In 2016, Mary Ann Turcke, who was Bell Media’s president at the time, expressed concerns over Amazon’s pending arrival as a streaming business. She said it would be more difficult for Canadian companies to acquire rights for the popular titles needed to satisfy subscribers if a giant like Amazon was in the bidding wars.

Last November, the broadcasters ratcheted up their sentiment, telling Ottawa that Prime Video Channels poses “an existential threat to the regulatory system.”

Helene Laurendeau, deputy minister of Canadian Heritage, said in a memo to the Canadian Radio-television and Telecommunications Commission that virtual TV service providers “particularly Amazon Channels, (are) going to be even more disruptive to the Canadian broadcasting system than foreign streaming services.”

She said Prime Video Channels would effectively make “moot” the concept of “skinny basic” and “pick and pay” packages from TV service providers, and force any potential Canadian competitors with similar virtual TV services out of business.

Hart rejected suggestions that Prime Video Channels would be a threat to Canadian TV channels.

“My point of view is it’s actually a great way for broadcasters to distribute their content,” he said.

“It offers another outlet.”

David Friend, The Canadian Press


Like us on Facebook and follow us on Twitter.

Get local stories you won't find anywhere else right to your inbox.
Sign up here

Just Posted

Tofino restaurateur pays landlord’s generosity forward to Hospital Foundation

Coronavirus pandemic cancels foundation’s largest annual fundraiser

Surfrider Pacific Rim: Celebrating SonBird’s dedication to the Coast

West Coast recycling centre continues to serve thanks to an open-air depot and new regulations.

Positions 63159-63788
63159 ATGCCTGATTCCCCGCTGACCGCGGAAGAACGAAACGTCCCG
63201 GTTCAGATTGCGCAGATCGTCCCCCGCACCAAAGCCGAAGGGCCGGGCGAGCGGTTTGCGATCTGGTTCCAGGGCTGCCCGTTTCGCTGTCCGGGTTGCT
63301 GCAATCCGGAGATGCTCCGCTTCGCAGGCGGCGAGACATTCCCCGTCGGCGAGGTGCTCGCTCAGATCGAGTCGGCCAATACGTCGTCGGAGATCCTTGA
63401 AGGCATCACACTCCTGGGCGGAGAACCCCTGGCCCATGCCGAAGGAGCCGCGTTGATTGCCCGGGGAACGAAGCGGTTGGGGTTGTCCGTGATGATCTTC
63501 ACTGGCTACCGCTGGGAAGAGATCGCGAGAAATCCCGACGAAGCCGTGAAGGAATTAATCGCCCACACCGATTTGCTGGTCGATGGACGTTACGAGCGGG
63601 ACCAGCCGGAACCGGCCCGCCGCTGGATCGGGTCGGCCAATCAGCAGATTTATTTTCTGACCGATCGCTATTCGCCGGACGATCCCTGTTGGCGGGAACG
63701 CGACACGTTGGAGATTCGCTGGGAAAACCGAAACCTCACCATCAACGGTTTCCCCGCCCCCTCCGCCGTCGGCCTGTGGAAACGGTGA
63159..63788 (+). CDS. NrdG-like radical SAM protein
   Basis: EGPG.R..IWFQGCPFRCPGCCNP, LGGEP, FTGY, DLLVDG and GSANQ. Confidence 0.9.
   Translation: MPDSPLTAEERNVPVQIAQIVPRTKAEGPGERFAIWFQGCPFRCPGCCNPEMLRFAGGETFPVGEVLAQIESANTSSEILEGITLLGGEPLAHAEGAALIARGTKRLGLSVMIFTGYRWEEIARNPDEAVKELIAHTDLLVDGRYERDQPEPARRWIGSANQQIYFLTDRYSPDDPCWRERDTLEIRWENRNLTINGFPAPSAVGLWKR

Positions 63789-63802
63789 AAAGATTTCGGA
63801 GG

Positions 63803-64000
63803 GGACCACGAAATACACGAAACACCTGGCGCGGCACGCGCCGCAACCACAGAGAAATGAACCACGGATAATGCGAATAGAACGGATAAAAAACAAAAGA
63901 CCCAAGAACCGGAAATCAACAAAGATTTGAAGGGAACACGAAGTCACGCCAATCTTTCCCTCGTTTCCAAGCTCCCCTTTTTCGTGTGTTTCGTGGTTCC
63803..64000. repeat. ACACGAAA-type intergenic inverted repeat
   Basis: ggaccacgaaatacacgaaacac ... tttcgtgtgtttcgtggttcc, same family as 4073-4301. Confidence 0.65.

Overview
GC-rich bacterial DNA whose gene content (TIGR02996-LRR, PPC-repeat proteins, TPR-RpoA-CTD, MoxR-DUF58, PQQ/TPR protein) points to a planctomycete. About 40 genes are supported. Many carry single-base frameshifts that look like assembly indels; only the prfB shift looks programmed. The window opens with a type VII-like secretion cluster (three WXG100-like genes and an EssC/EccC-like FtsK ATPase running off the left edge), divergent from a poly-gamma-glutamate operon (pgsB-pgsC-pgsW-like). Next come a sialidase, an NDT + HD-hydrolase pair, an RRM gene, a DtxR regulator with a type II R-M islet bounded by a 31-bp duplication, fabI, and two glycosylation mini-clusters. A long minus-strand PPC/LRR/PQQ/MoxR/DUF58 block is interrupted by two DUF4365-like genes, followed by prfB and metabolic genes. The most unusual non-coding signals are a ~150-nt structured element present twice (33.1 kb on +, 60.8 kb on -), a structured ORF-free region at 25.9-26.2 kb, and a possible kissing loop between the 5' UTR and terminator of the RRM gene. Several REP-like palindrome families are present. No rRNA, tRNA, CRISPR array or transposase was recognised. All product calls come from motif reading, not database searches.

Pacific Rim National Park Reserve issues wolf advisory

Frequent sightings reported around Long Beach area.

Online video series to feature writers from Tofino and Ucluelet

Quite Determined series launched to showcase creative minds whose speaking events were cancelled.

If Trudeau won’t stand up to Trump, how will regular people: Singh

Trudeau did not directly answer a question about Trump’s actions amid protests

As two B.C. offices see outbreaks, Dr. Henry warns tests don’t replace other measures

Physical distancing, PPE and sanitizing remain key to reduce COVID-19 spread

Bank of Canada keeps key interest rate target on hold at 0.25%

Central bank now expects GDP to decline between 10 and 20 per cent compared with the fourth quarter of 2019

Friendly Cove and Kyuquot will remain closed until further notice

Transition of other B.C. communities will be monitored before a decision to ease restrictions

Racist incident shocks Vancouver Island First Nation

Port Alberni RCMP investigating after video shows truck wheeling through Tseshaht territory

Gold River organizes a shop local initiative to creatively boost economy

Local purchases can earn shoppers $200 gift certificates to be spent on businesses within Gold River

Young killer whale untangles itself from trap line off Nanaimo shore

DFO marine mammal rescue unit was en route as whale broke free from prawn trap line

RCMP, coroner investigate murder-suicide on Salt Spring Island

Two dead, police say there is no risk to the public

B.C. schools see 30% of expected enrolment as in-class teaching restarts amid pandemic

Education minister noted that in-class instruction remains optional

Most Read